Close look at voting trends shows more nuance to ‘Jewish vote’

Larry Levin, CEO and Publisher of the Jewish Light. 

By Larry Levin

A lot has been made of the so-called “Jewish vote” in the 2012 presidential election. The description is an odd one, and makes me think of some poor soul who’s been tabbed to step into the ballot box and cast his vote on behalf of all American Jews.

Kind of like the Verizon Guy of the Jewish world.

That’s silly, of course, but the topic of how Jewish Americans vote and why we do what we do is a fascinating one.  Let’s look out there and see some of the history and trends.

1. Have Jews always voted heavily on the Democratic side?

No. The Republican Party under President Abraham Lincoln was the mover for emancipation and many Jews favored that side. However, during the Civil War, General Ulysses S. Grant issued the infamous General Orders No. 11, claiming Jews had been involved in wartime smuggling. The order resulted in a small number of Jews being expelled from the warzone but when Lincoln learned of it a couple weeks later, he rescinded the order. This posed a sticky wicket for Jewish voters when Grant ran for president in 1868. Scholar Jonathan Sarna has written about General Orders No. 11 in his book, “When General Grant Expelled the Jews,” Schocken Books, 2012.

2. There are spikes up and down in the vote. What happened?

In the 20th and even the early 21st century, the Jewish vote in presidential elections largely aligned with progressive social causes — immigrant policies, labor, the New Deal — which over time became to be identified more with the Democratic Party than its opponent.

The chart, from the Jewish Virtual Library ( accompanying this article shows how Jewish voters cast their ballots during every election from 1916 to 2004.  The overall curve remained squarely on the blue side for most of the century. While the norm was about two-to-one in favor of the Democratic Jewish vote, there were some notable blips up and down, among them:

• Strong attachment to Democratic Presidents John F. Kennedy and Lyndon B. Johnson and their social agenda in the 1960s.

• Relative antipathy to Democratic President Jimmy Carter and higher Republican totals for Republican President Ronald Reagan and Independent candidate John Anderson in 1980.

• Concerns about Republican President George H.W. Bush’s Israel stance and a generally favorable view of Democratic President Bill Clinton.

The last 20 years of presidential elections has shown a fairly consistent level of support for the Democratic side between 70 to 80 percent. There are a number of analysts, however, who contend that the 78 percent figure oft cited from exit polls in 2008 in favor of President Barack Obama (in the context of what turned out to be a relatively weak Republican opponent in John McCain) was overstated by 4 to 5 percent or so.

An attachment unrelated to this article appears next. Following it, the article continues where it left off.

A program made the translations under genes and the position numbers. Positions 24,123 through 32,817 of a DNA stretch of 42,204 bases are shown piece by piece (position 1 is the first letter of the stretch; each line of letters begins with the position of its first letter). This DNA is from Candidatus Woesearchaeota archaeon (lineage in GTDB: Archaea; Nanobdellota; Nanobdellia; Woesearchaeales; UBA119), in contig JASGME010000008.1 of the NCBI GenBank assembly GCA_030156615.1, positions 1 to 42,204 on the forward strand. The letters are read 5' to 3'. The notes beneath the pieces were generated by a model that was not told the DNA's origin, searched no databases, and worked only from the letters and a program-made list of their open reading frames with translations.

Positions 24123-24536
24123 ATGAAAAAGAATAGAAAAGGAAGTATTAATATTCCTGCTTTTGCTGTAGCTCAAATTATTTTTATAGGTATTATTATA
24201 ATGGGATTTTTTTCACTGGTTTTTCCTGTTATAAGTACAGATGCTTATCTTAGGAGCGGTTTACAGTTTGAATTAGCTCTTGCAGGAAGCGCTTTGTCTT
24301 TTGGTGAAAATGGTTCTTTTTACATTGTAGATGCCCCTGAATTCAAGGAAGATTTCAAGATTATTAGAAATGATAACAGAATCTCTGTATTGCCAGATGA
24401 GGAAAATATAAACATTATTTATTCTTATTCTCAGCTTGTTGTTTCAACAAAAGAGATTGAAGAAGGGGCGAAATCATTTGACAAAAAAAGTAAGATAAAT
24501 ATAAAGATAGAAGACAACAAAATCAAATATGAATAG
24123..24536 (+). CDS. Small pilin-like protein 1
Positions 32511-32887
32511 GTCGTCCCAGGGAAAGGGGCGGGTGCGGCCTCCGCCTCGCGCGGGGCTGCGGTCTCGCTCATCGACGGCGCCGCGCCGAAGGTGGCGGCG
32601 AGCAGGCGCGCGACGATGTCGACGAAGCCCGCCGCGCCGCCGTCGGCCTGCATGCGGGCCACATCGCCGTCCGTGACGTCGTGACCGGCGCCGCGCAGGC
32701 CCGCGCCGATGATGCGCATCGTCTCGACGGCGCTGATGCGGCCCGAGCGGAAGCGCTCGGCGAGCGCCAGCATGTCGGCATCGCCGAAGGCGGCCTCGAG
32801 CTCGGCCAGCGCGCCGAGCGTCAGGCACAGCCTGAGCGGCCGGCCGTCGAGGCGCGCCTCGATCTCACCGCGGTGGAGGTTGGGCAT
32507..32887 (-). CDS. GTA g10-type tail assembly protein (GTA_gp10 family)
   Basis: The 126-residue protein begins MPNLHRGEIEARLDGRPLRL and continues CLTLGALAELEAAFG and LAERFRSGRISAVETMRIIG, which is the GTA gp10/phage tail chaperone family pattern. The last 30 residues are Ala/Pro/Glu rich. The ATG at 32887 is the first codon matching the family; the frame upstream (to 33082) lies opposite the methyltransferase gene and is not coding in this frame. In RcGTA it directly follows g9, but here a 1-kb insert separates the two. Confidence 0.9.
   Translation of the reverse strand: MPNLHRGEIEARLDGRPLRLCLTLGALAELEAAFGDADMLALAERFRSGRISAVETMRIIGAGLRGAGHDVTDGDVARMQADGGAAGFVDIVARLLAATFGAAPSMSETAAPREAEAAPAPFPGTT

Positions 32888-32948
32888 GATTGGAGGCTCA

3. What’s happening this time and why?

The very few relevant polls have been showing somewhat lower totals for Obama than in 2008.  A fall Gallup poll weighed in at about 70 percent for Obama and an American Jewish Committee poll had the Obama tally at 65 percent. The figures for Republican Mitt Romney in each were in the 25 percent range, higher than McCain received, with the remainder largely undecided.

If the Obama/Democratic vote has diminished, what are the reasons? There have been a variety of items cited and speculated upon, including: Obama’s record generally and on Israel; the slow pace of the economic recovery; a relatively affluent Jewish population; and Orthodox Jewish voters breaking toward the Republican side. But this information is anecdotal and not well correlated with statistical outcomes yet.

4. Will the Jewish vote matter in the outcome of this presidential election?

It’s really hard to say. Because the Jewish voting population is so heavily concentrated in certain geographic areas, some of the impact of the overall numbers will be mitigated. For instance, because New York, Illinois, California and to a slightly lesser extent Pennsylvania are heavily in the Obama camp, and Texas, Arizona and others are equally strong on the Republican side, those Jewish voters will play little part in swaying the Electoral College outcome.

The two most sensitive states are Florida and Ohio, the former with its heavy Jewish population and the latter because of the importance and tightness of that race. Still, one must be very careful in not jumping to generalized conclusions on those populations. Factors such as turnout, age, income, gender and regional issues can play a significant a role in causing independent Jews to vote a certain way, and these factors vary considerably from place to place.

The outcome of this election among Jewish voters may portend a great deal about how political behavior will be shaped in our community in the future. So after the election, stay tuned! And whatever your preferences….vote on Nov. 6.

For a great treatise on the Jewish vote, look at the Jewish Data Bank’s Rock the Jewish Vote!, by Ira Sheskin, Director of the Jewish Demographic Project at the University of Miami (the author of an op-ed for the Jewish Light appearing on page 9). It can be found at For the positions of the parties, go to and For the positions of the candidates, go to